There is no historical figure — with the exception, perhaps, of Jesus Christ — whose legacy ideologues are keener to appropriate than that of Eric Blair, better known as George Orwell. The author of Animal Farm and 1984 is claimed by propagandists of the left and right as an ideological predecessor.
“Orwell’s legacy,” writes Lee Wengraf of the Socialist Worker, “Is our legacy.” On the other hand, Norman Podhoretz claimed back in 1986 that Orwell would have become neoconservative. Jeff Riggenbach of the Mises Institute suggests that while Orwell was “not… a libertarian as we understand the term today” he was the kind of leftist “few modern-day libertarians would have any trouble getting along with.” Quite a combination.
These disputes involve far more specific events. Last month, an argument on social media concerned the question of whether Orwell would have supported Antifa, with half the disputants insisting that he would have donned a black mask and punched Richard Spencer and half proclaiming that he would have stood up for the right of Americans to wear MAGA hats and post Pepe memes.
Why care? Well, people want to claim such a respected figure for their “side.” It gives their opinions the stamp of authority.
I have bad news. If by some miracle Orwell rose from his grave he would hate all our leading schools of thought. He would, indeed, dislike the modern world and disapprove of all of us.
He would be shocked — to be alive, of course, but also to be renowned. For most of his life he was neither rich nor famous; scribbling away for little magazines and publishers; living in small flats or windswept rural villages. He earned fame in the last months of his life, dying a tragic death because, in the words of Malcolm Muggeridge, “he passionately wanted to go on living.”
It might gladden Orwell to be alive, then, but I do not think he would be glad to make our acquaintance. Fascism and communism he abhorred, of course, denouncing Nazis, Soviets and all their fellow travellers. He fought against the Hitler-backed Francoists in Spain but loathed the thuggish Stalinist aspects of the Republicans. He was so ardently committed to the war against Nazism that he defended the bombing of German civilians, but so distrusted communists that he compiled a list of public figures that he thought might cherish Soviet loyalties.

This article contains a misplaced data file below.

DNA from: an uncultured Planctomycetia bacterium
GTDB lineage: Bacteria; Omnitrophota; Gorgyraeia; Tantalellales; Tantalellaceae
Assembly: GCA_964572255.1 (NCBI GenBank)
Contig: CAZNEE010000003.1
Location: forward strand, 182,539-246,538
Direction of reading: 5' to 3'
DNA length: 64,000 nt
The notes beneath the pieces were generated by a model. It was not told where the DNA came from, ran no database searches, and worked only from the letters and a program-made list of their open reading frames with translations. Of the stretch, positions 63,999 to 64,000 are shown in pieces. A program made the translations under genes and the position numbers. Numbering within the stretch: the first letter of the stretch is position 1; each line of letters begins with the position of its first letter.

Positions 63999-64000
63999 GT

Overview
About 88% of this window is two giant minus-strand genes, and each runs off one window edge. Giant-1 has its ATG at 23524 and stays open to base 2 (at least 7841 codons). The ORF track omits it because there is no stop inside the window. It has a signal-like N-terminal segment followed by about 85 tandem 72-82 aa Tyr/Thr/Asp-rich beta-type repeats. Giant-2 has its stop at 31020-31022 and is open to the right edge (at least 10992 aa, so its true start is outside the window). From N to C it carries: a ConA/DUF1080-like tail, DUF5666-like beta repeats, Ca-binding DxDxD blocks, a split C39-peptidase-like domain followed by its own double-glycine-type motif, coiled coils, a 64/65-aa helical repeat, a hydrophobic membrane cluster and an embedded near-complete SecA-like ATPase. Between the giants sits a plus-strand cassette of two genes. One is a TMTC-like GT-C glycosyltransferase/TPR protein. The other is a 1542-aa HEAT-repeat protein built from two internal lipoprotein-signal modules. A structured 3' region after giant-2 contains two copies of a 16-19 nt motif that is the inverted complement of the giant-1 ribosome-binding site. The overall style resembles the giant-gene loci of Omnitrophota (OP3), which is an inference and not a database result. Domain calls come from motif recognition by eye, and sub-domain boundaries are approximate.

Anti-communists have claimed Orwell as their own, along with Arthur Koestler and Aleksandr Solzhenitsyn, but conservatives and libertarians should not forget that when he wrote in “Why I Write” that all his work was directed against totalitarianism he added that it was directed towards socialism. The Orwell who immersed himself in working class life in Down and Out in Paris and London, scorned industrialization in Coming Up For Air and, reviewing Hayek’s classic Road to Serfdom, said “capitalism leads to dole queues, the scramble for markets, and war” would hate the inequality and commercialization of our age, and the people who would seem to him to be its propagandists.
Yet Orwell would not be impressed by the modern left. Their tolerance of Islamic authoritarianism would appall the man who said “freedom is the right to tell people what they do not want to hear.” Their universalism would amuse him, as he thought “patriotism… stronger than any kind of internationalism.” Their cultural progressivism would embarrass an old-fashioned man who disliked “nancies,” “gutless” men, feminists, birth-control and vegetarians.
I suspect Orwell would feel unhappy in the modern world. It would please him that we have made economic and scientific progress (the tuberculosis that killed him, for example, is far rarer today) yet as someone who loved nature, solitude, and manual work he would hate our cities, motorways, and office-bound routines. Our garish cocktail-crammed bars are nothing like his idealized pub, the Moon Under Water. Our journalism is about as far from the rules he set down in “Politics and the English Language” as text could be.
My guess is that Orwell would have left for the countryside; finding some faraway cottage in Cumbria or Glencoe, writing books about the classics of English literature and detailing the wildlife in his diary.
This could be wrong. Who can know?
One thing I dislike about these arguments is that authors can be reduced to caricatures of their opinions. Orwell is anti-authority. Mill is pro-freedom. Burke is anti-revolution. How many of the people who have referenced these men have read “The Lion and the Unicorn,” On Liberty and Reflections on the Revolution in France? When our authors have the status of secular saints it devalues their work. They became mere totem poles dotted about our rhetoric.
Even people who know their Orwell, their Mill and their Burke should be wary. It is fun to speculate about what figures of the past would have made of our politics. It is also futile. What is more important than their personalities is their ideas, preserved in their literature.
It is our task to reinterpret those ideas for the present: appreciating the context in which they were formed yet acknowledging the different challenges of our conditions; explaining the importance of what is valuable and justifying our rejection of aspects we set aside.
As for what Orwell would think of Antifa? Well, I think he would look at Trump, and #TheResistance, and the alt-right, and the black bloc, and go for a drink. Considering these political peculiarities, perhaps even a cocktail.
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